Corporate Finance & Securities

Corporate Finance & Securities Law includes financing vehicles or instruments, whether public or private, including IPOs, capital market equity offerings, installment receipt transactions, securities regulation and compliance, debt securities, bond issues, linked debt/equity instruments, structured financings, hybrid structured financings incorporating tax-driven and capital markets products, private placements, commercial paper; financing structures related to capital reorganizations and restructurings, mergers & acquisitions, leveraged buyouts, takeovers, management buyouts and buy-ins; venture and development capital, high-risk (vulture) capital; asset-backed financings, asset-backed securities, asset securitization, receivables financing, and off-balance sheet financing.

New Rules for Securities Crowdfunding

The Canadian Securities Administrators has proposed new rules for securities crowdfunding. The proposed national instrument, which will harmonize the regulatory framework in British Columbia, Alberta, Saskatchewan, Manitoba, Québec, New Brunswick, and Nova Scotia, aims to boost the effectiveness of securities crowdfunding as a way for small businesses to raise capital. In this alternate mode of financing, start-ups and early-stage enterprises issue securities, like shares or debt instruments, to a multitude of people via the internet.

Louis Morisset, chairperson of the CSA and president and chief executive officer of the Autorité des marchés financiers, said in a news release that these types of businesses could benefit from “unified regulatory requirements for securities crowdfunding to expand their access to capital.”1 The proposed harmonized framework would “increase the thresholds for capital-raising and investing, while still providing appropriate investor protection.”

Key changes introduced by the proposed national instrument include the following:

  • The maximum total amount that can be raised by a business under the start-up crowdfunding prospectus exemption per year increased to C$1 million from C$500,000.
  • The maximum investment per person for each distribution under the prospectus exemption increased to C$2,500 from C$1,500. This maximum amount is C$5,000 if the purchaser obtains advice from a registered dealer that the investment is suitable for the purchaser.
  • A funding portal cannot avail of the start-up crowdfunding registration exemption if, within the last decade, it has been subject of a proceeding involving a claim such as fraud, theft, or breach of trust.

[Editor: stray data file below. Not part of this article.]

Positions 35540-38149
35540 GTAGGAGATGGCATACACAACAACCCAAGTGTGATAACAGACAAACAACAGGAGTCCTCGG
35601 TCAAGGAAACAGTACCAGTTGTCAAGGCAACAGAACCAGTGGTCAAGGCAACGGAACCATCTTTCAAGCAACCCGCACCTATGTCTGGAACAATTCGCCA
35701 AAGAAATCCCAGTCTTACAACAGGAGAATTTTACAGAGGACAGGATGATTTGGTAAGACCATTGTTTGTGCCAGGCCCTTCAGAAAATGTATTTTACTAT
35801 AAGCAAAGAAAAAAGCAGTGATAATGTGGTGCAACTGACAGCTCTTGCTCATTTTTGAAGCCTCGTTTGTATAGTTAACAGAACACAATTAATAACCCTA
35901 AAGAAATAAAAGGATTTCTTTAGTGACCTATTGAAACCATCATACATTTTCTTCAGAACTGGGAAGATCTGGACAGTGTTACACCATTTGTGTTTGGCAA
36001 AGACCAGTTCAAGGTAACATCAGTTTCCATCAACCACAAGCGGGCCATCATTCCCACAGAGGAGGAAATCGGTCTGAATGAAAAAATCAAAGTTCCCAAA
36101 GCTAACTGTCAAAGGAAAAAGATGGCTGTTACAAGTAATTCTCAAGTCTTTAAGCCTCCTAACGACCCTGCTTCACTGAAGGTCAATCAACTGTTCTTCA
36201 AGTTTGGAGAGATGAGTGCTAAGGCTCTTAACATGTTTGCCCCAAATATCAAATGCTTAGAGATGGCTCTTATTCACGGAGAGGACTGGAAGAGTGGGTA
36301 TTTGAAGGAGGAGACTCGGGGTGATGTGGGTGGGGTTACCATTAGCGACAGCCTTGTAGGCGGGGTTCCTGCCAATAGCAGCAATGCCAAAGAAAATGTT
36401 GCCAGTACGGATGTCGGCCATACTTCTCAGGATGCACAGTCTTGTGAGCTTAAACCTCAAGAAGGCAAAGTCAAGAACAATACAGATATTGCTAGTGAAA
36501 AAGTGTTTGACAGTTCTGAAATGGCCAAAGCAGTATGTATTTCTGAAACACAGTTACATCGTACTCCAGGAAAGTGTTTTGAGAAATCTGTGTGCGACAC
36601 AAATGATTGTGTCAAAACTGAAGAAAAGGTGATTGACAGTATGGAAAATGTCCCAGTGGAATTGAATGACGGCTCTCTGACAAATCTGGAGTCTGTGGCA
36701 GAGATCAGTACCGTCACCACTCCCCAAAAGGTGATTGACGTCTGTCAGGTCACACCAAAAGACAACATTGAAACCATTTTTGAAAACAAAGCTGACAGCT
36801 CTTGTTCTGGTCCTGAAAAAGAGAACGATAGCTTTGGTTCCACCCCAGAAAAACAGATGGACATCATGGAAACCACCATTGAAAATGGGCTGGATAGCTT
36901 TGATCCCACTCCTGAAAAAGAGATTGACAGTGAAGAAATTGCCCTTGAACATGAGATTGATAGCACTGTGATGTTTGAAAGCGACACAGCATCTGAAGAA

• A funding portal should annually certify that it has sufficient working capital to continue operations for at least the next year.
  • An issuer who intends to utilize the distribution proceeds for an investment in, merger with, or acquisition of an unspecified business cannot avail of the prospectus exemption.

British Columbia Changes Its Securities Act

In an effort to combat white collar crime, the Government of British Columbia made strict new changes to the Securities Act. A Ministry of Finance press release said the Act gives the BC Securities Commission the “strongest enforcement and collection tools” in Canada.

In an interview with Canadian Lawyer, Sean Boyle, a Vancouver partner with Blake Cassels & Graydon LLP, said the Securities Amendment Act makes “unprecedented” changes to the nature of administrative securities hearings.2 With the amendments, “administrative penalties will be determined by the executive director, by staff, and they’ll order them on an ex parte basis,” said Boyle. “Without a hearing, they will allege and find that someone has breached the Securities Act, and they will fine them hundreds of thousands of dollars, if not millions of dollars. And then that individual has a right of review, after the fact.” The changes to the Securities Act also include allowing the Securities Commission to seize property owned by immediate family members of those found guilty of wrongdoing, Boyle said.

The Securities Act amendments come amid a crack-down on financial crime in the province. In May, BC Premier John Horgan announced a commission of inquiry into money laundering—the Cullen Inquiry. The government has also introduced changes to the Business Corporations Act, which will require businesses to keep transparent records of all owners and any associated entity with direct or indirect control over the business. The government said the legislation is meant to fight hidden ownership, money laundering, and tax evasion.

  1. “Canadian securities regulators propose new nationally harmonized crowdfunding rules.” February 27, 2020.
  2. Macnab, Aidan. “BC government making ‘unprecedented’ changes to Securities Act.” Canadian Lawyer. December 19, 2019.